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Organic Matcha Powder by St Matcha


So you might be wondering - what exactly is matcha? Is it the same as green tea? The answer is: yes and no! Matcha was invented and then perfected by Japanese monks for over 800 years. Matcha powder is made by stone-milling green tea leaves that have been specially grown and cared for to give matcha that vibrant green colour and sweet, earthy taste. Read on below to see how matcha is made :)

How is matcha made?


1. The Tea Plant
Matcha Tea Plantation Japan

It all starts with the green tea plant! Matcha is made from the same tea variety that is also used to make regular green tea. Matcha, however, is made from select Japanese tea cultivars that are deemed to produce superior taste suitable for making matcha. St Matcha's certified organic matcha powder is made from the yabukita (やぶきた) cultivar, which is known for its bold aroma and strong "umami" flavour (savoury, mouth-watering flavour) - a desirable trait of high quality matcha and green tea. Our matcha is grown without the use of pesticides and is nourished only with organic fertilisers.

2. Shading
Matcha Tea Plantation Japan

Prior to harvesting, the tea plants are shaded from the sun. The shading stimulates the leaves to produce more chlorophyll (making the leaves greener) and amino acids including theanine, which is responsible for the desired umami flavour of matcha. The tea plants are typically shaded screens for up to 3 weeks prior to harvesting.

3. Harvesting
Picking Tea Leaves

After shading, the tea leaves are harvested for drying. The highest grades matcha (such as our YUTAKA Ceremonial Matcha) are made from the youngest leaves at the tip of the new shoot, and collected (usually by hand) at first harvest, or "first flush", at the start of Spring. This means the tea leaves are at their richest in nutrients, making them fresher, fuller and sweeter in flavour with less bitterness. Culinary grade matcha (including our HAYATE Organic MatchaRYO Organic Matcha and AKARI Organic Matcha) are usually made from tea leaves further from the buds and may be collected at second or third harvest.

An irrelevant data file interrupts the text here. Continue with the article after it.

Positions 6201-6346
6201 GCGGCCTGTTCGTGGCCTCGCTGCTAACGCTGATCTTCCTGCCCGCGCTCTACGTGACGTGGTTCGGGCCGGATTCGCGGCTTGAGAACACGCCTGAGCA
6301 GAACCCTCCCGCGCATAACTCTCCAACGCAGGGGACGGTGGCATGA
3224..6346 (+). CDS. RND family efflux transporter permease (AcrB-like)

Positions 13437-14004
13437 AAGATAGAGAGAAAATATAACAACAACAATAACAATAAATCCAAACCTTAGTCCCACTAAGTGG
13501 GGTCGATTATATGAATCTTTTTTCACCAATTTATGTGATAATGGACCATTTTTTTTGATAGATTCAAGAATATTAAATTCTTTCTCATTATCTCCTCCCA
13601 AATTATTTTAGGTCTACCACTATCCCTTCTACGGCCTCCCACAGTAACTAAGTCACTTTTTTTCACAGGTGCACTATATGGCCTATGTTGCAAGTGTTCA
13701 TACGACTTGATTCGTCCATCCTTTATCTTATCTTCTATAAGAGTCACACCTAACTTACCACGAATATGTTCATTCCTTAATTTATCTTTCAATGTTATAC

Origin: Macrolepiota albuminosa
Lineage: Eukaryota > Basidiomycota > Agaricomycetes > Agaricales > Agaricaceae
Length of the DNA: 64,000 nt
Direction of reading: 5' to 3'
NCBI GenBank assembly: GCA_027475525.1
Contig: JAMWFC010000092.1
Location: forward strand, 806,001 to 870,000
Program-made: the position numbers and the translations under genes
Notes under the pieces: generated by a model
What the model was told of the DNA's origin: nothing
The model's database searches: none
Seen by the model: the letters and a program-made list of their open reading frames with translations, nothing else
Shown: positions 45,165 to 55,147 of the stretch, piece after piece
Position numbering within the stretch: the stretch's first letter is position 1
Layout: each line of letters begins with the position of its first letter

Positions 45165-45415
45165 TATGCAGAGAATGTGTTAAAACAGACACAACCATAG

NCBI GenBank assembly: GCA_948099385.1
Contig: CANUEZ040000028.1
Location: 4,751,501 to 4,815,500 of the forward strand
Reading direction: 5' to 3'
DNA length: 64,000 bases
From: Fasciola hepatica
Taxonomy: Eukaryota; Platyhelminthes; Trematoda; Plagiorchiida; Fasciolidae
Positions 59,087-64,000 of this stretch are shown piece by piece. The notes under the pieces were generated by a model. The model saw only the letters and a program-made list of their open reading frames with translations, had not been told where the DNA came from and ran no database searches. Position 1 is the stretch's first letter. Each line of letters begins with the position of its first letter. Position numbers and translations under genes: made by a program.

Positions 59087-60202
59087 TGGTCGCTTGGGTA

4. Steaming, Drying & De-stemming
Drying Matcha Green Tea Leaves

The harvested tea leaves are immediately quick-steamed (10-20 seconds) to preserve their colours, aroma and nutrients, and to prevent enzyme degradation. After steaming, the leaves are flatly laid out to dry completely. The dried leaves are then sorted into different grades and have their stems and veins removed. The resultant stem-less tea is called tencha (碾茶). Tencha is then milled to become matcha or is sold as premium tea itself.

5. Milling
Milling Matcha Powder

The tencha tea leaves are then milled into very fine matcha powder using low-speed automated stone mills (pictured above). This low-speed milling prevents heat from being generated which would damage the colour, flavour, aroma and nutrients of the matcha powder. After milling, the matcha is immediately packaged to prevent oxidation / degradation by light and oxygen.

Why choose organic matcha


The majority of green tea is grown inorganically with the use of large amounts of pesticides and chemical fertilisers. This not only leaves chemical residues in the tea leaves but long term use of fertilisers also damage the soil by making it more acidic. That is why at St Matcha, we only source certified organic matcha that is made from non-GMO Japanese tea farms that do not use any pesticides or chemical fertilisers. All our matcha powder is certified organic according to the Japanese Agricultural Standard (JAS), which is one of the most stringent organic certification systems in the world.



  • Non-GMO tea leaves

  • No pesticides used

  • No chemical fertilisers used

  • Tea processed in dedicated organic facilities

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